Carousels added platforms and planks that extended from the top of the rotating center. The planks would extend outward over the animal figures. Both would connect to a pole. The poles included a bearing halfway down to keep them from shifting while the ride was in motion.
In 1803, John Merlin was the first to play music while people rode on his carousel in London. His galloper was inside a museum, where only the noble rode. The horses would gallop to the music, creating a night full of entertainment and fun. In later years, his idea of playing music while people rode the carousel became more popular.
In 1860, Gustav Dentzel arrived in the United States at age 20 from Germany. He quickly became the pioneer of the modern American carousel. He started his early years in Germany making cabinets, then changed his career to include building steam and horse-powered carousels once he arrived in the states.
The first steam-powered carousel was invented by Thomas Bradshaw in 1861. It was a part of the Aylsham Fair. The introduction of steam power is one of the biggest steps toward the development of modern carousels.
Frederick Savage began making his carousels in 1870. He invented the classical mechanism that made carousel horses go up and down like they are galloping. Engineers such as Frederick Savage took designs from agricultural equipment to create a reliable and durable ride. The creation of steam powered machines allowed for faster rides that could turn a profit.
The Industrial Revolution helped to expand the popularity of carousels in the 1880s. The carousel industry was a thriving trade in carousel history. Amusement parks were a profitable investment as people moved from rural areas to the cities. In those days, amusement parks were called “trolley parks” because they were often built by streetcar businesses trying to pull in weekend and late-night traffic.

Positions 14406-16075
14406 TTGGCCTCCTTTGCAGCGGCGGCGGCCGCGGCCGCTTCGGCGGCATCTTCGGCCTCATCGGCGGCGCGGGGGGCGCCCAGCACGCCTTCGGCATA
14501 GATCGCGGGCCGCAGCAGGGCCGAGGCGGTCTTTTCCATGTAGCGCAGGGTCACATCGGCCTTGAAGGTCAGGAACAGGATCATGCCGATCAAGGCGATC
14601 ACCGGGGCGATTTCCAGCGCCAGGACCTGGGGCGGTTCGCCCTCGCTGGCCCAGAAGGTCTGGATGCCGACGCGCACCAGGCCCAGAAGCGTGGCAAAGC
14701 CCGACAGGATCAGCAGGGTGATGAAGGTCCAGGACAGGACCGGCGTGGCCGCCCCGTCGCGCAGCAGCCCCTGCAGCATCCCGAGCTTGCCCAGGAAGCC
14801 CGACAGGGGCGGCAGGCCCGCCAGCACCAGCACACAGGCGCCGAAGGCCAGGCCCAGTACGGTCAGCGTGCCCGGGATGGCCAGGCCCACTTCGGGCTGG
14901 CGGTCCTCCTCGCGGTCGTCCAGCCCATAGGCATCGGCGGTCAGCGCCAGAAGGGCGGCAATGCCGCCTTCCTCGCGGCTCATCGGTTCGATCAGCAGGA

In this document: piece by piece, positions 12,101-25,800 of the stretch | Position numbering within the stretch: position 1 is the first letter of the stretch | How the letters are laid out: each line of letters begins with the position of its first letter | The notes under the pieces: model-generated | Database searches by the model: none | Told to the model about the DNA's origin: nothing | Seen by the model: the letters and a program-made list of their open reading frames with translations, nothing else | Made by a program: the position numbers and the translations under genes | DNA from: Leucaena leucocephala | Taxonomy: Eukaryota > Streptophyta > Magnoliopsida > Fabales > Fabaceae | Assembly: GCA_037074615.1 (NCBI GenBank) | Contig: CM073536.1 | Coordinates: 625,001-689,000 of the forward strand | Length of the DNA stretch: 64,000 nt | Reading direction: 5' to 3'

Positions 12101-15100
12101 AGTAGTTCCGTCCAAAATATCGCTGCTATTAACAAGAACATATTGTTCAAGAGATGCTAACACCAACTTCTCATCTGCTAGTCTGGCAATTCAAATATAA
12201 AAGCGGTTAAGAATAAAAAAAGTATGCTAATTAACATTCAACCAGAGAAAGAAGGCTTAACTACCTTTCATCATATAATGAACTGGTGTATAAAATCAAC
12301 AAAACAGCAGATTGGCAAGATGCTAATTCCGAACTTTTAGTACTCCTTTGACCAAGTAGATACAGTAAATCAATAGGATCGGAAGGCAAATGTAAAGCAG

When modern carousels crossed the Atlantic, they became very popular in the United States until the beginning of the Great Depression. When the Depression passed, they slowly returned, but were never as popular as they once had been earlier in carousel history. Today, there are many variants of carousels and few from the golden era still work after reparations.
The Allan Herschell Company, founded in North Tonawanda, New York, was the fourth in a series of companies in the community that manufactured carousels and other amusement park rides. Allan Herschell had previously been a partner in the earliest of the area’s carousel firms: the Armitage Herschell Company, in 1873, and later with the Herschell-Spillman Company in 1901.
The Allan Herschell Company specialized in producing portable machines that were used by traveling carnival operators. The company produced over 3,000 hand carved wooden carousel that featured striking yet simple horses.
A major employer in the community, the Allan Herschell Company had a worldwide reputation for quality rides. Carousels from this company were shipped throughout the United States and Canada, as well as to all parts of the world, including South Africa, India, Tahiti, and Mexico.
Of the 148 antique, hand-carved wooden carousels still in existence in the United States and Canada today, 71 were manufactured in North Tonawanda in one of the four Herschell companies. The Allan Herschell Company had a major influence on the development of the American amusement ride industry.
Over the years the Allan Herschell Company expanded its line of amusement park rides and pioneered such concepts as “Kiddieland,” a specialized group of rides designed for small children. It also introduced adult thrill rides such as the Twister, the Hurricane, and the Sky Wheel, a double Ferris wheel nearly 90 feet tall. Much of this growth occurred under the ownership of John Wendler and his family, starting in the 1930s.
More information about carousel history.